FOX Business: Capitalism Lives Here
Continue Reading Below
The blue-chip average climbed for the fifth day in a row Tuesday, helped by stronger-than-expected retail sales data. However, slumping Apple shares took a bite out of the Nasdaq for the second-straight day.
The Dow Jones Industrial Average rose 27.6 points, or 0.2%, to 13435, the S&P 500 climbed 1.7 points, or 0.11%, to 1472 and the Nasdaq Composite slumped 6.7 points, or 0.22%, to 3111.
Focus is once again shifting back to Washington, D.C. after a short lull in news from the nation's capital following the fiscal cliff resolution. Treasury Secretary Tim Geithner said in a note to Congress late Monday that the U.S. is likely to run out of borrowing authority between mid-February and early March. That doesn't give Congress very much time to negotiate a deal to raise America's debt ceiling and stave off several punishing effects, including a potential default.
Federal Reserve Chairman Ben Bernanke called on Congress to act as soon as possible at an event hosted by the University of Michigan Monday. "It's very, very important that Congress takes the necessary action to raise the debt ceiling to avoid a situation where our government doesn't pay its bills," he said, according to Reuters.
Wall Street also got a round of economic data on the day.
Retail sales jumped 0.5% in December from November, topping the 0.2% expected. Excluding the auto component, sales were up 0.3%, slightly higher than the 0.2% expected.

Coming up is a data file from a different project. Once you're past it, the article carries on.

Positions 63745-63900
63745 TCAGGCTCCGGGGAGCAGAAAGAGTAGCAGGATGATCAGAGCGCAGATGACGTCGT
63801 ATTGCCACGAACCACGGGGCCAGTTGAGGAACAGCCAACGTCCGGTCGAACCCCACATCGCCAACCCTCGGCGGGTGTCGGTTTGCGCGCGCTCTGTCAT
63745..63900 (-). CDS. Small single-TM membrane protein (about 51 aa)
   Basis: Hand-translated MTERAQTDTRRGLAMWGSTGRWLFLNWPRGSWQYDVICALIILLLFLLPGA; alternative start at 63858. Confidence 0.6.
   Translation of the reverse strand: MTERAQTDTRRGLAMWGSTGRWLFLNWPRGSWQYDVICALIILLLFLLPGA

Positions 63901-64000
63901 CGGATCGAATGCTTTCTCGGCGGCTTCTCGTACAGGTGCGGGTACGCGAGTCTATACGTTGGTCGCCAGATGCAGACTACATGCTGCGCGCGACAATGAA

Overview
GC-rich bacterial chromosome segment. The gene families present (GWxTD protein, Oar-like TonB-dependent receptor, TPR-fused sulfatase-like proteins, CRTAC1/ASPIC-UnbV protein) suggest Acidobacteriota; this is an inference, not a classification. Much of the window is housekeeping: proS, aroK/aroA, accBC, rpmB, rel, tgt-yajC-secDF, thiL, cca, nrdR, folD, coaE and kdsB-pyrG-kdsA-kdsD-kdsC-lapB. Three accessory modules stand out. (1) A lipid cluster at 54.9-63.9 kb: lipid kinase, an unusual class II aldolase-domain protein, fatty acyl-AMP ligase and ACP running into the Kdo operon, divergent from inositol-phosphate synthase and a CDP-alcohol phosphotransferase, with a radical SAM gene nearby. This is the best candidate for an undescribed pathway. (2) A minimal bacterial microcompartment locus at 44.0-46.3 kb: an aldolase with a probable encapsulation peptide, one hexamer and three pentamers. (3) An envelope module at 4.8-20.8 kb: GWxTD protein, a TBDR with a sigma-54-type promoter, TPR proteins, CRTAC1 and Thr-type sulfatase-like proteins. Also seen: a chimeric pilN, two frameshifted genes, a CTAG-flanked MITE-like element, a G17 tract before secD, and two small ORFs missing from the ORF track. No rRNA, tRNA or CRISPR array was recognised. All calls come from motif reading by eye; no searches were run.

"If today’s retail sales figures are to be believed, the fourth quarter ended on a stronger footing than previously thought," Dan Greenhaus, chief global strategist at BTIG wrote in an e-mail.
"At the same time, given the changes in marginal tax rates and the removal of the payroll tax reduction, backward looking data such as these are even more backward looking than normal."
Inflation at the wholesale level ticked lower by 0.2% in December from the month prior, slightly more than the 0.1% expected, as food prices took their biggest fall since May 2011. Excluding the food and energy components, prices rose 0.1%, which was inline with estimates.
The New York Federal Reserve's regional manufacturing gauge fell to -7.78 in January from a revised -7.3 in December. The index was expected to rise to zero. Readings above zero point to expansion, while those below indicate contraction.
On the corporate front, Apple (NASDAQ:AAPL) slumped for the second day this week, weighing on the tech-heavy Nasdaq. Nomura, the Japanese investment bank, cut its price target to $530 from $660 ahead of the opening bell.
Oil futures were in the red. The benchmark contract fell 15 cents, or 0.15%, to $94.01 a barrel. Wholesale New York Harbor gasoline dipped 0.3% to $2.746 a gallon. In metals, gold rose $8.10, or 0.49%, to $1,678 a troy ounce.
The Euro Stoxx 50 fell 0.28% to 2707, the English FTSE 100 rose 0.02% to 6109 and the German DAX dipped 0.19% to 7714.
In Asia, the Japanese Nikkei 225 jumped 0.72% to 10879 and the Chinese Hang Seng fell 0.14% to 23382.